PLAYBILL BRIEF ENCOUNTER With Michael Cristofer, "Smash" Star and Pulitzer Winner

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08 Aug 2012

Michael Cristofer
Michael Cristofer
Photo by Joseph Marzullo/WENN

Michael Cristofer won the Tony Award and the Pulitzer Prize for his 1977 play The Shadow Box, a credit lost on viewers of the TV soap "Smash," on which the actor-playwright plays the ex-husband of Anjelica Huston's character. Cristofer has a new play premiering in Vermont. We checked in.


The number one item at the top of Michael Cristofer's resume is The Shadow Box, the 1977 play that won him the Tony Award for Best Play and Pulitzer Prize for Drama. But a theatre-loving alien who landed in New York only three years ago would be convinced that Cristofer (pronounced Criss-TOFFER) is actually a prominent stage actor. In recent seasons, he has had prominent roles in the Gregory Mosher Broadway revival of A View From the Bridge and the New York premiere of Tony Kushner's The Intelligent Homosexual's Guide to to Capitalism and Socialism With a Key to the Scriptures. This past year, his acting profile rose even further with his recurring role as Anjelica Huston's oily, dismissive producer ex-husband on the television series "Smash." This summer, however, Cristofer is returned to his writing roots, with the Dorset Theatre Festival production of his new play The Whore and Mr. Moore, starring Judd Hirsch, now to Aug. 11 in Dorset, VT. Cristofer talked to about his double life.

How did your new play come to be at the Dorset Theatre Festival?
Michael Cristofer: I came up here about three seasons ago to act in a new Theresa Rebeck play called The Novelist. I'd done a couple readings of it in New York, and then we took it up here and did a full production. [DTF has] recently been taken over by a new artistic director, Dina Janis. And that's how I discovered the theatre.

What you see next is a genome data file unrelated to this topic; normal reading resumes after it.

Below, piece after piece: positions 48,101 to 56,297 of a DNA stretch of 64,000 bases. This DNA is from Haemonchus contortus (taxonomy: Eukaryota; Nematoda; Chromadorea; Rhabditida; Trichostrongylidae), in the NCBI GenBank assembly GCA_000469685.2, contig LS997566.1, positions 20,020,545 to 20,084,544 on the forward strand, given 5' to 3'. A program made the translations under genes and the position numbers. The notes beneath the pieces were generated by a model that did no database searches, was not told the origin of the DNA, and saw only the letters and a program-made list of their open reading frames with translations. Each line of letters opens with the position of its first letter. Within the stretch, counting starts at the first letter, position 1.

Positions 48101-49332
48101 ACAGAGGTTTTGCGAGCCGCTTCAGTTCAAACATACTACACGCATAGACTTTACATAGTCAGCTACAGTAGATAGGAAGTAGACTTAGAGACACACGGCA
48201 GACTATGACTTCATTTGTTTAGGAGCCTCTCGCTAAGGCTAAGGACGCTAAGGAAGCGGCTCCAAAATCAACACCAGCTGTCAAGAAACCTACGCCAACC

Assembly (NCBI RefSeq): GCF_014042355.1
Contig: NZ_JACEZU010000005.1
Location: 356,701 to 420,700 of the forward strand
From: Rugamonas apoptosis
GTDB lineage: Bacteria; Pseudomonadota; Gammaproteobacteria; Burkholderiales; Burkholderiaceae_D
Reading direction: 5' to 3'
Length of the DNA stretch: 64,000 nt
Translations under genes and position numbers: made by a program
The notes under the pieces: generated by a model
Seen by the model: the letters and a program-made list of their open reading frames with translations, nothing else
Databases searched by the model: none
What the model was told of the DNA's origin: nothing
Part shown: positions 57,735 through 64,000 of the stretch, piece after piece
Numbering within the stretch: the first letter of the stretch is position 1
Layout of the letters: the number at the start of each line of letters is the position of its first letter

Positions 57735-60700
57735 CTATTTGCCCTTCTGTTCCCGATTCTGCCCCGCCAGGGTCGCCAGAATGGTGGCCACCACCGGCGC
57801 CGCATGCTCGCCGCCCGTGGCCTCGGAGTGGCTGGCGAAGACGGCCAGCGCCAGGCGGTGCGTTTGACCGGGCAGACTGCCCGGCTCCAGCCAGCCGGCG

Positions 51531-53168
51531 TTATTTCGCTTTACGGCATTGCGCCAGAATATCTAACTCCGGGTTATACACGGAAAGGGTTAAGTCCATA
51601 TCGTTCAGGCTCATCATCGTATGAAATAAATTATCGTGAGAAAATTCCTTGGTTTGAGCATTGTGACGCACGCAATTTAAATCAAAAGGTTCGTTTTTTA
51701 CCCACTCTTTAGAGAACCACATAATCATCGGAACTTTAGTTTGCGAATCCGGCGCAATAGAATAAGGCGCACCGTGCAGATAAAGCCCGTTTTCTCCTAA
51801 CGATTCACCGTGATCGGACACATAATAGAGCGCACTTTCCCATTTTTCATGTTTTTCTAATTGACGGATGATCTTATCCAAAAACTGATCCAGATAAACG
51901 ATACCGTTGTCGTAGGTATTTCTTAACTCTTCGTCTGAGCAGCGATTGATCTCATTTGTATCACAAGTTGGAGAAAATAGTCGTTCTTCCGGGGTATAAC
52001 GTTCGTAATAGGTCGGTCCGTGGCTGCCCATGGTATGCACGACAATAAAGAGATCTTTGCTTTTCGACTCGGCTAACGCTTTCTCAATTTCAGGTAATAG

So you gave them your new play to consider?
MC: Yes. The theatre [Dorset Playhouse] is quite wonderful. It's been renovated and has a really wonderful proscenium stage. It's very comfortable for the actors, the dressing rooms and everything. There were some technical and magical things in the play that I knew they could handle. And there's the audience, which is quite nice. They're up for new plays. I could tell by their response to Theresa's play, which was fairly complex and interesting, that it was a pretty smart audience and a supportive audience. Besides, it's beautiful here. It's kind of what Williamstown [Theatre Festival] used to be before it got so big. It's very much like that. I felt it was a good place.

Judd Hirsch in The Whore and Mr. Moore.

The play sounds interesting. You've described it as something like Noel Coward.
MC: Well, that's a quote out of context. I don't want to get caught comparing myself to Noel Coward. What I had said was I wanted to write this sort of romantic thing about a playwright and a ghost. As I was doing it, the characters started to take over, and instead of being romantic it started to be funny. There were shades of Noel Coward, and it started to get Shavian. It was just like in the play, where the main character is a playwright, and the character that he creates takes over the play and makes the play something other than he intended.

So "Mr. Moore" of the title is the playwright and the "Whore" is the ghost?
MC: Yes. This all happened because, a long time ago when I was writing screenplays, one of the studios wanted to make a remake of "The Ghost and Mrs. Muir." But they wanted to update it, make the woman a contemporary woman and they didn't want her to die at the end. I thought that was a really bad idea. I went back to them and said, "Why don't you reverse it and make it this older guy who goes to this house and it's haunted by this young beautiful woman, so at the end of this film if the old guy dies and goes to Heaven, nobody's going to feel bad." And they didn't like that idea. But it stuck with me, and years later I started fiddling with the idea. I think I was in a depressed state of being a playwright. I created this character of this playwright who rents this house on the coast of Maine looking for inspiration to write his last, great, wonderful play. He goes there and finds the house is haunted by the ghost of a 19th-century prostitute.


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